OREGON STATE UNIVERSITY

OSU vet med faculty, students to treat 4-H animals at fair

07/29/2011

CORVALLIS, Ore. – Oregon State University faculty and students from the College of Veterinary Medicine will perform the check-in veterinary inspections of 4-H animals at the Benton County Fair on Tuesday, Aug. 2.

The service is being provided by OSU’s Rural Veterinary Practice program in the college, commonly known as the RVP service.

The faculty and students will check the animals before they enter the Benton County Fairgrounds to make sure they are healthy and free of possible contagious diseases, said Aurora Villarroel, an OSU Extension veterinarian and a faculty member in the college.

“This is the first time the RVP service has done this at the fair,” Villarroel said. “It is a good way to prevent the spread of common diseases, it’s a great experience for our students, and it helps 4-H kids begin to think about veterinary medicine in terms of both maintaining good health for their animals and preventing disease.”

Villarroel said the faculty and students would focus primarily on contagious skin diseases, especially ringworm, which can be contagious not only among animals but also to humans. They also will look for signs of general illness that can be contagious – mostly respiratory diseases.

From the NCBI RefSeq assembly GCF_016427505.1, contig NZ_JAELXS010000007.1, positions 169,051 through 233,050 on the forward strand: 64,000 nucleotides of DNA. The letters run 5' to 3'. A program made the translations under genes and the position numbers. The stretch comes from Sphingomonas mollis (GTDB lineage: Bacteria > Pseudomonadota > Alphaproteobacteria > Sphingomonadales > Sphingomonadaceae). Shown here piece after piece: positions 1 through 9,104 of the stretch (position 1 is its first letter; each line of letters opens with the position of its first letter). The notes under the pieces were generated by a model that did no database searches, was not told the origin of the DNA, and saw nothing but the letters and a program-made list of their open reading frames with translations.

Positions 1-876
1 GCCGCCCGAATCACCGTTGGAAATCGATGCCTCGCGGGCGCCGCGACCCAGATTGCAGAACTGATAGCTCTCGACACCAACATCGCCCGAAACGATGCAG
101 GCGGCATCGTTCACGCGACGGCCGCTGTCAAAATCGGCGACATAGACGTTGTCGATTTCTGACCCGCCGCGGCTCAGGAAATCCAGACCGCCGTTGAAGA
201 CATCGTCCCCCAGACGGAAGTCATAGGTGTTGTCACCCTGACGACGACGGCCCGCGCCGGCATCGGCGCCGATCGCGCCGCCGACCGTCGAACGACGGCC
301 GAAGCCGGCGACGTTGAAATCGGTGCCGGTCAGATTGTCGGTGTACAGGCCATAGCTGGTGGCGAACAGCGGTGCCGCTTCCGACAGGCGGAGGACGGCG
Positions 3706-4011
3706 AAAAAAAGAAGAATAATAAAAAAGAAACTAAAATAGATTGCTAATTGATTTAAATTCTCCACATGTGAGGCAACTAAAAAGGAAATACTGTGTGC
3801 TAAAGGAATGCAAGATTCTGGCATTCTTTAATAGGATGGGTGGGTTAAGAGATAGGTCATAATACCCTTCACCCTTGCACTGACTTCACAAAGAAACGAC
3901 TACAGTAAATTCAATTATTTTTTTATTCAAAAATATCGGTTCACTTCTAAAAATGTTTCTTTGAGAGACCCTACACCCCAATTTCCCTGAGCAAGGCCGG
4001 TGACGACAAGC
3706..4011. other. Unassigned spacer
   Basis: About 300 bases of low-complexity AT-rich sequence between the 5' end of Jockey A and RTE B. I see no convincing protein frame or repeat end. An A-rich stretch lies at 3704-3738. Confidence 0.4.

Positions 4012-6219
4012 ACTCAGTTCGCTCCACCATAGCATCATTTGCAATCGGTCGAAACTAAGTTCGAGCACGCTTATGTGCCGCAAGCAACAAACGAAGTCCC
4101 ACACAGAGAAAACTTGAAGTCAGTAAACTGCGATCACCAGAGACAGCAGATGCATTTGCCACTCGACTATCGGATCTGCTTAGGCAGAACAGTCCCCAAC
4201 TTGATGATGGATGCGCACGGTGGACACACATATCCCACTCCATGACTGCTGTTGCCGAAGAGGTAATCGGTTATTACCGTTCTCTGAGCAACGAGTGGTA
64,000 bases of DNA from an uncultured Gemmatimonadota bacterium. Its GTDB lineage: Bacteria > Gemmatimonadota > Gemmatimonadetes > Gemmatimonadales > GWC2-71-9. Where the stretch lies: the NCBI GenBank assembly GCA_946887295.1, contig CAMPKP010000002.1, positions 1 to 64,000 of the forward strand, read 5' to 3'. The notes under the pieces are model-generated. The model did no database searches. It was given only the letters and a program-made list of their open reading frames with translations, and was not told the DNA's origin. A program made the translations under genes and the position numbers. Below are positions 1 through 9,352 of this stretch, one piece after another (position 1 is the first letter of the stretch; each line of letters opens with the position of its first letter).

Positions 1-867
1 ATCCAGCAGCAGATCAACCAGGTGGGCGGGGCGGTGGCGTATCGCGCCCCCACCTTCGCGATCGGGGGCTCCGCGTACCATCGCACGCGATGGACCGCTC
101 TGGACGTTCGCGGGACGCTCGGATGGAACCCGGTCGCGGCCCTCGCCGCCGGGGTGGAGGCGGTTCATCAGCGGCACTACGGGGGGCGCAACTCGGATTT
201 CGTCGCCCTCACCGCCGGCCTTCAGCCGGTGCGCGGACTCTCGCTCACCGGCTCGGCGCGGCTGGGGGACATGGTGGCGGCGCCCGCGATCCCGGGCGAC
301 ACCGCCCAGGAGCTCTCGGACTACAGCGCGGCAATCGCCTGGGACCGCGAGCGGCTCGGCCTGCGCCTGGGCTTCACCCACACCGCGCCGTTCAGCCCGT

The Rural Veterinary Practice service travels to farms within a 30-mile radius of OSU’s College of Veterinary Medicine to provide veterinary service for food animals and equines. Five clinicians and a half-dozen students combine efforts to offer services 24 hours a day, 365 days a year (only emergencies are attended after-hours).

The college has two veterinary trucks for this rural service, and a third vehicle geared up to help with special reproductive issues – either fertility assistance or difficult births in any animal species, including horses, dogs and cats.

“About 80 percent of what we do is related to reproduction,” Villarroel said, “but we also do treatments and preventive medicine of equids and food animals, including cows, goats, sheep and pigs.”